|Parting of the Red Sea. Lego Bible.|
Correction: April 3, 2015Hahaha. Actually I'm pissed off because I didn't notice the error this morning before it was corrected, as I certainly should have done, and it makes me feel somewhat less entitled to mock him than usual.
An earlier version of this column misidentified the sea that God parted in the Book of Exodus. It is the Red Sea, not the Dead Sea.
Today is a Passover column in which world-famous postmodern Rabbi David Brooks takes on the meaning or perhaps deconsruction of the holy day, which he seems to think is mainly about singing, storytelling, and sex. I'm with him on the storytelling part. To me the Seder is all about the unspoken answer to the First Question:
Why is this night different from all oher nights?
Other nights your parents get annoyed if you read at the dinner table, tonight you're required to do it.
Anyway his sole source is a book by the literary scholar Avivah Zornberg, The Particulars of Rapture: Reflections on Exodos, which he has unfortunately taken to be a self-help manual for overcoming your fears:
Actually, no, it doesn't, or isn't. The book in question is a large and dense work with many quotations running the gamut from Kierkegaard and Kafka to Wittgenstein and Lacan, a study of the midrashic response to the Book of Exodus, in which singing and sex have important parts along with the question of whether Hebrew women in Egypt tended to give birth to sextuplets or even to 600,000-tuplets in a "reptilian" fertility, the question of what women did at all during the 40 years of wandering in the desert when the Bible leaves them virtually unmentioned, or the question of why God "hardened" Pharoah's heart for three more plagues after Pharoah had essentially given up the fight.So it would be nice if there were subtler strategies and techniques to conquer fear.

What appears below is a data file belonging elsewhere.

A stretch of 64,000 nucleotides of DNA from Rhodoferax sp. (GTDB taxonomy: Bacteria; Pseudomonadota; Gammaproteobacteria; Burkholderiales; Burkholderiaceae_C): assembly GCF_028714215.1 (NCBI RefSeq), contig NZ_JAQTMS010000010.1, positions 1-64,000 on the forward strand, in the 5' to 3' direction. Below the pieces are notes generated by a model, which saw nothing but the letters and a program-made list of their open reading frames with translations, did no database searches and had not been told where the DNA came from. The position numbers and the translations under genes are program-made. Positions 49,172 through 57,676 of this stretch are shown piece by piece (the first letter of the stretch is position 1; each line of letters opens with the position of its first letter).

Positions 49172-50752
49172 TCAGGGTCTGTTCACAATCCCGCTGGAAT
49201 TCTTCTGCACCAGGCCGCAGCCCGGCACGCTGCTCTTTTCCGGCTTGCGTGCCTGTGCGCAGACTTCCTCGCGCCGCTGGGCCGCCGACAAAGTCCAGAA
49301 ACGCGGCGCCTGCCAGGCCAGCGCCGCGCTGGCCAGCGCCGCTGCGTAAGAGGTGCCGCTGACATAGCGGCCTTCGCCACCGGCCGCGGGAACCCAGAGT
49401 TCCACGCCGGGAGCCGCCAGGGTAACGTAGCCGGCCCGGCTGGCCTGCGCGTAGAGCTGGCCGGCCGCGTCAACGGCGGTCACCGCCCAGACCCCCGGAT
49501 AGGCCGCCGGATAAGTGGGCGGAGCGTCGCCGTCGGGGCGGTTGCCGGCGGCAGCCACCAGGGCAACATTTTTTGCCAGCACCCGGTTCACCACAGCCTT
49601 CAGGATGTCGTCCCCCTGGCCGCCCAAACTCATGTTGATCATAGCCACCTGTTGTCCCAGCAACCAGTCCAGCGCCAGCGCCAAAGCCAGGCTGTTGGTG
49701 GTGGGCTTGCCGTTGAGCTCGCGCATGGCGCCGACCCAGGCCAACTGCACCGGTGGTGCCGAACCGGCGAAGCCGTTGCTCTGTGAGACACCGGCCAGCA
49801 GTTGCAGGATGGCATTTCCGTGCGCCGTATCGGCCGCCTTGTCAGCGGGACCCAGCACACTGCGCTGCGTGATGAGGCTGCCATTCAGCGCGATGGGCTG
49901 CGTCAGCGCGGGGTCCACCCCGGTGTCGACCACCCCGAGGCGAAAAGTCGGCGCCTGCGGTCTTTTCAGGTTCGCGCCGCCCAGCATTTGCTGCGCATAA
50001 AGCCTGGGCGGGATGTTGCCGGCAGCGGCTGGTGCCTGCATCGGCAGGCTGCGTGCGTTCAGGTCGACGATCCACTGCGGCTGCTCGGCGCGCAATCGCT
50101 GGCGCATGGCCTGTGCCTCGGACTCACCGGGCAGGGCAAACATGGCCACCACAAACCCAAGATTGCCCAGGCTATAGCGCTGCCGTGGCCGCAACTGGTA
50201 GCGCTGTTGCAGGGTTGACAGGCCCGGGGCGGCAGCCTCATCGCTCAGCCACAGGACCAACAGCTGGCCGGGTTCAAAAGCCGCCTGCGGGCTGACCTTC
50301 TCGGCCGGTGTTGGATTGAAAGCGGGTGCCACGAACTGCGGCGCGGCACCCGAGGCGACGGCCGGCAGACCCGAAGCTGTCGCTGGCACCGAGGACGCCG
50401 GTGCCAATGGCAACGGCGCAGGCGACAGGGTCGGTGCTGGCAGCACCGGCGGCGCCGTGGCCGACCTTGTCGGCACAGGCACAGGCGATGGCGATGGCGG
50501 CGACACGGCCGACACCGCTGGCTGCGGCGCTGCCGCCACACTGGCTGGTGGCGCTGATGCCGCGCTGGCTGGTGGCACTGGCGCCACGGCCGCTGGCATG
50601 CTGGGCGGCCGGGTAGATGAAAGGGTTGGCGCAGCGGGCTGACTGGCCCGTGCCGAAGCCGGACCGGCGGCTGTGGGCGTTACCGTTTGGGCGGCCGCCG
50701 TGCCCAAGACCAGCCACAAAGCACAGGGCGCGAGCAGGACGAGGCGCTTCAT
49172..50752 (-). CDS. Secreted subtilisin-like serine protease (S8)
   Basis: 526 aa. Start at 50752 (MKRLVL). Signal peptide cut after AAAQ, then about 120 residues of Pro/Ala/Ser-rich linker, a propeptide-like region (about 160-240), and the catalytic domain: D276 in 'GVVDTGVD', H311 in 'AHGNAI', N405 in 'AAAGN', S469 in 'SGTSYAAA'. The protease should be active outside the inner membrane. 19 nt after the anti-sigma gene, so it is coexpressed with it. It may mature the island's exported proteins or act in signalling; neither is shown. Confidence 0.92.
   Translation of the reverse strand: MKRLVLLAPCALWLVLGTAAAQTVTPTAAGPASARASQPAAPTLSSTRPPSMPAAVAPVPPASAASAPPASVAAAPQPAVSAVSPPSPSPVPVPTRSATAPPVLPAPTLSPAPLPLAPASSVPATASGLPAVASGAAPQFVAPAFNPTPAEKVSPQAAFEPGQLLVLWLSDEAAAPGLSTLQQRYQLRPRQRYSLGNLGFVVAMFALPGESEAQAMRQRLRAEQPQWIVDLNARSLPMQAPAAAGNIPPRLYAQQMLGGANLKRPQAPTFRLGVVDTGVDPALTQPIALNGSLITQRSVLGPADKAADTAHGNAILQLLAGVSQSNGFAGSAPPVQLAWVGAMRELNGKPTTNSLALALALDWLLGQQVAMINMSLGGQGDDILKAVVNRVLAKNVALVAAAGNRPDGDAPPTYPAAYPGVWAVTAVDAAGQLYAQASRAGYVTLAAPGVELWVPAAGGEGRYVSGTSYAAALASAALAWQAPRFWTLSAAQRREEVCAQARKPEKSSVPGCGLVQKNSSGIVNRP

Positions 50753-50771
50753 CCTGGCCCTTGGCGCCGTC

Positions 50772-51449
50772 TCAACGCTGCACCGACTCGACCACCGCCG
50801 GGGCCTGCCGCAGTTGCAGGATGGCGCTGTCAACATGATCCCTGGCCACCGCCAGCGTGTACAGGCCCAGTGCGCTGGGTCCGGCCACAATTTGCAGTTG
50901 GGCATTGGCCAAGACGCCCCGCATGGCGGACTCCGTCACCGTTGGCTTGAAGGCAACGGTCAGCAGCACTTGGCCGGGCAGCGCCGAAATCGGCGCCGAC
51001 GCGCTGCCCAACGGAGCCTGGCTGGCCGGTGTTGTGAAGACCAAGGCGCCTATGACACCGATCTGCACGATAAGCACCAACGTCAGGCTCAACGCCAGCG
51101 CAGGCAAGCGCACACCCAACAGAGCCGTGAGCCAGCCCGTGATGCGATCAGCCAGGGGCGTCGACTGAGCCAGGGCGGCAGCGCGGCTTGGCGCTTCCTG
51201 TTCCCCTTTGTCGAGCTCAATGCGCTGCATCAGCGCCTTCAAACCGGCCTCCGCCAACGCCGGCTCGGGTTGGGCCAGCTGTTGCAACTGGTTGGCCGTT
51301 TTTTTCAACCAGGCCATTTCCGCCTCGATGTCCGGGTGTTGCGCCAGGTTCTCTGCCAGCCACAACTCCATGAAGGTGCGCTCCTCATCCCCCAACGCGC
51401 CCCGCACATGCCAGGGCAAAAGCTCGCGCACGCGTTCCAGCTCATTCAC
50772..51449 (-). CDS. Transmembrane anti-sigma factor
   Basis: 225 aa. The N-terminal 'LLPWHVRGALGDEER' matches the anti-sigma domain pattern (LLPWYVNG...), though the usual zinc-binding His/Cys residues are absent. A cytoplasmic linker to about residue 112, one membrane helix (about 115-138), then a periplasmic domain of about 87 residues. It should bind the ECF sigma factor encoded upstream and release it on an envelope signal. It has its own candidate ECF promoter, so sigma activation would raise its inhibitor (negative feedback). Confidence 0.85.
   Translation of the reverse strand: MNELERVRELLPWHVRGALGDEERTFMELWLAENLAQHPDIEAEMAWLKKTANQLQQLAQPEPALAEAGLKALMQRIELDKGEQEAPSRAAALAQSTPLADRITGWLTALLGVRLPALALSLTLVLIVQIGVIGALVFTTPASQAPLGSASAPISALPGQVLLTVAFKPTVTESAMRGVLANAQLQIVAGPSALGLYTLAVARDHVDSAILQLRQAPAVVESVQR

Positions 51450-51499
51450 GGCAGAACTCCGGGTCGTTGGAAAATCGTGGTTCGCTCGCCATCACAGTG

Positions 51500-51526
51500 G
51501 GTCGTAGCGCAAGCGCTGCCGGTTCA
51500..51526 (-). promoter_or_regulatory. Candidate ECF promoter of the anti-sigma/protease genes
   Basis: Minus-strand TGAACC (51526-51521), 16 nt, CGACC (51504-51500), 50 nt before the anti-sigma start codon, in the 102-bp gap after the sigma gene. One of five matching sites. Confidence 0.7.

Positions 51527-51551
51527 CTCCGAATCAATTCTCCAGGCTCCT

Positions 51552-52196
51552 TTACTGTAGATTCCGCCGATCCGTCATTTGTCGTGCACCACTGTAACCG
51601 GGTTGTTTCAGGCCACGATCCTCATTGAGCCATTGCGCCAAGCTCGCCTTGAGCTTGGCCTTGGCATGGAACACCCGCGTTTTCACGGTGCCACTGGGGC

Fortunately, one such method is embedded in the story that Jews read tonight as part of the Passover Seder. It’s an attractive technique because it involves kissing, talking and singing your way through fear.
So the book found its way into the Yastreblyanskyan Kindle device and I've been reading it much of the day, and it's really thrilling in spots, I realize that may sound weird. What it is absolutely not is something I want to read in order to point out how stupid Brooks is. We already know about that and the book is just too interesting and difficult to be wasted on demonstrating the point once again. So I won't.
If Brooks has a program here, it is to deny the essential fact that Exodus is a story of liberation from slavery, for reasons best known to his Republican self. He did that last year too (Zornberg, of course, does not).
So next year in Jerusalem to you all, but only if it's open and free to persons of all faiths (including none) and ethnicities. See you tomorrow.